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American, 1884 - 1958
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Robert Torchia, “Guy Pène du Bois,” NGA Online Editions, https://purl.org/nga/collection/constituent/1248 (accessed September 24, 2022).
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|Wed Aug 15 00:00:00 EDT 2018 Version|
Guy Pène du Bois was a noted art critic as well as a painter of pointed, sometimes witty, scenes of modern social interactions. Pène du Bois was born in Brooklyn, New York, on January 4, 1884. His father, Henri Pène du Bois, a journalist and writer of Louisiana Creole heritage, passed down his admiration of French language and culture to his son. Pène du Bois attended the New York School of Art from 1899 to 1905, where he studied first with
Following the death of his father, Pène du Bois needed to support himself in New York. He became a police reporter, and later an art and music critic, for the New York American until 1912. From 1913 to 1914 he was an assistant to Royal Cortissoz, art critic of the New York Tribune, and in 1913 he became editor of Arts and Decoration, a post he held for seven years. He joined the Society of Independent Artists and the Association of American Painters and Sculptors and helped organize the Armory Show in 1913. Six of his paintings were included in the exhibition. During the mid-1910s Gertrude Vanderbilt Whitney began to collect his work, and Pène du Bois had his first solo exhibition at the Whitney Studio Club in 1918. Chester Dale also became a patron of Pène du Bois at this time, ultimately owning 25 paintings by the artist. In 1911 Pène du Bois married Florence Sherman Duncan, who provided financial stability through her clothing design business. Between 1914 and 1917 Pène du Bois and his family lived in Nutley, New Jersey, and from 1921 to 1924 in Westport, Connecticut.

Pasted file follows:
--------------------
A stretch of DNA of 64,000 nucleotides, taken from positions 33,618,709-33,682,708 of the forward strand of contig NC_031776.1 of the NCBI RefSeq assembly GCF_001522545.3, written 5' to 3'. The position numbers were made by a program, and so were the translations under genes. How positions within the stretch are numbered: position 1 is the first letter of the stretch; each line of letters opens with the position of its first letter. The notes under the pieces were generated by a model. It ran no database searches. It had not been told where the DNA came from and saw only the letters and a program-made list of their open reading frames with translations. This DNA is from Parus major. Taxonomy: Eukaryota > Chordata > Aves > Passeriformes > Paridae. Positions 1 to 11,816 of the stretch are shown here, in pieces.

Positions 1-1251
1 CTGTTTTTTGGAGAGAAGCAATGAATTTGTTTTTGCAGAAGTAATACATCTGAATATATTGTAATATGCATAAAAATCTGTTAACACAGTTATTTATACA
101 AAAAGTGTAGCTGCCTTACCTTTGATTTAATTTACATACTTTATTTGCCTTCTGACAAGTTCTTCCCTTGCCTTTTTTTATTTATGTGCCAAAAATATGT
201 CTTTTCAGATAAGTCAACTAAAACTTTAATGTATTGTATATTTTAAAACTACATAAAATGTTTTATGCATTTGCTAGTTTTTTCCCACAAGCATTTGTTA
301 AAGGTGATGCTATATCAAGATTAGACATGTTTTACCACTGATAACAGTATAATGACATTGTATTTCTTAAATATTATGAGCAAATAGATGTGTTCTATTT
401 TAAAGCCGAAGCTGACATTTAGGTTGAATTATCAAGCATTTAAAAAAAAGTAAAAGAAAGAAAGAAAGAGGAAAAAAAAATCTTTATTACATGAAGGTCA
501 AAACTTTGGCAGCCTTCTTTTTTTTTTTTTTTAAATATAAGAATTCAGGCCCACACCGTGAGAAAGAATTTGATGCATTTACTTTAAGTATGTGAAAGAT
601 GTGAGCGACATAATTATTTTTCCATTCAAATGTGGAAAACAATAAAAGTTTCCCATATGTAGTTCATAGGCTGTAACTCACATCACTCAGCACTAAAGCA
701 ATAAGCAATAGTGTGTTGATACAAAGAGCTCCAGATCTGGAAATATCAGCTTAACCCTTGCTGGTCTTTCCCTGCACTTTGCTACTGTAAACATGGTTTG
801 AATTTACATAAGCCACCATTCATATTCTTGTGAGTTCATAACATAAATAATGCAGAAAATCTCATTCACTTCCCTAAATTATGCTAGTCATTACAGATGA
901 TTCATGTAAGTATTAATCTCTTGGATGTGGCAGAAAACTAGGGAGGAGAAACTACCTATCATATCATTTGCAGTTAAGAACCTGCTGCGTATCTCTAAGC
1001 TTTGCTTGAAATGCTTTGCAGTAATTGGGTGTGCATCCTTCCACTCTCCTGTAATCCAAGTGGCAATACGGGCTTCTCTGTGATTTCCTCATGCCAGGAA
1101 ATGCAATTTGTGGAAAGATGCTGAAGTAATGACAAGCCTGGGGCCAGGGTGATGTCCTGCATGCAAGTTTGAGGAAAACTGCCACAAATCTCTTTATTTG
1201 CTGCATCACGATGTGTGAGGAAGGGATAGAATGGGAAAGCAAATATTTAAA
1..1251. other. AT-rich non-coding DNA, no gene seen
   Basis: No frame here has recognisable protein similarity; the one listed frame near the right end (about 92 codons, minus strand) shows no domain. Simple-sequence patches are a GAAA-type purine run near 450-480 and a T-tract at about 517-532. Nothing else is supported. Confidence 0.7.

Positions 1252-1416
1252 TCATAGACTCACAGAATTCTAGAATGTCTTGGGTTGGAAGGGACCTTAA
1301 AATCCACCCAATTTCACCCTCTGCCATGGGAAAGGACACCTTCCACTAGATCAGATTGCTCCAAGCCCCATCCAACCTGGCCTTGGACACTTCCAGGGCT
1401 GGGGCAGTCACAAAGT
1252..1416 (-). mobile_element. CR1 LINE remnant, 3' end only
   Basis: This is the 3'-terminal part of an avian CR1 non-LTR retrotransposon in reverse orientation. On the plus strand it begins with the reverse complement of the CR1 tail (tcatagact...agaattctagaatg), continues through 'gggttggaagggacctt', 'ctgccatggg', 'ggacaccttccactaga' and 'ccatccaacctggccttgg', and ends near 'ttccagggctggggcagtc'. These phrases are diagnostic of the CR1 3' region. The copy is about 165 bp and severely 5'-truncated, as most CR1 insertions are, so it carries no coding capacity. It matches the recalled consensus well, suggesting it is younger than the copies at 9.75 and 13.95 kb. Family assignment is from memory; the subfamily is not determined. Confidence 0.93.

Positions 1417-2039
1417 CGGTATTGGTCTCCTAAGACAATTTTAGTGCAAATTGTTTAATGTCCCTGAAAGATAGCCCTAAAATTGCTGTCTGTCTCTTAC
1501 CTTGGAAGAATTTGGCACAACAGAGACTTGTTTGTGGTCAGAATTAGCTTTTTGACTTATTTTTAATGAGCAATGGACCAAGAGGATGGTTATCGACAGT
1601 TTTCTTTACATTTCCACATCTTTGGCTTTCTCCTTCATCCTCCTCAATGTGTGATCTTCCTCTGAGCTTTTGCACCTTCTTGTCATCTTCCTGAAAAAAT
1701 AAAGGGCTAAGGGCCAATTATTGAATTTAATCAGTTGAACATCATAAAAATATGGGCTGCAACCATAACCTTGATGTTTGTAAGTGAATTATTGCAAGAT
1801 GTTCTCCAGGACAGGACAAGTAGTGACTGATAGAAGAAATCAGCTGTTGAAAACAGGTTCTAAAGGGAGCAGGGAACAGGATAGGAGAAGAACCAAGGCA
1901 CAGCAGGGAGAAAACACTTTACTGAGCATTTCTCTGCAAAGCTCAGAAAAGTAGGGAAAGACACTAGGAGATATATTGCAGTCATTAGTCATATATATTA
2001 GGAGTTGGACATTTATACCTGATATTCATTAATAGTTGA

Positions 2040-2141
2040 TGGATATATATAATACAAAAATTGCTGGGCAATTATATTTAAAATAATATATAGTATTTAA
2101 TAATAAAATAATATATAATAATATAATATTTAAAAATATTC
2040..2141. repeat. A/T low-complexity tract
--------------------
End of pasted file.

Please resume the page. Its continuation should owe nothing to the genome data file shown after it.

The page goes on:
In 1924 Pène du Bois moved to Paris. Supported by his New York dealer, Kraushaar Galleries, Pène du Bois stayed until 1930. There he devoted himself entirely to painting and refined his highly distinctive device of representing the human figure as a tubular form. Pène du Bois drew on the fin de siècle tradition exemplified by painters like Jean-Louis Forain, creating satirical works of bourgeois life during the American Jazz Age and its aftermath. He was a social observer, drawing his subjects from all classes of society. Many of his images seem like quiet pauses in unfolding dramas, lending them an air of tension and mystery.
After returning to the United States, Pène du Bois taught at his own art school in 1932, at the Art Students League in 1935, and at a summer art school in Amagansett, New York, in 1938. From 1936 to 1943 he worked for the Works Progress Administration painting murals for post offices in Rye and Saratoga Springs, New York, and in Weymouth, Massachusetts. Pène du Bois remained a perceptive critic and writer who championed innovative American art; in addition to publishing numerous articles in art magazines, he wrote an autobiography, Artists Say the Silliest Things (1940), and monographs on
August 17, 2018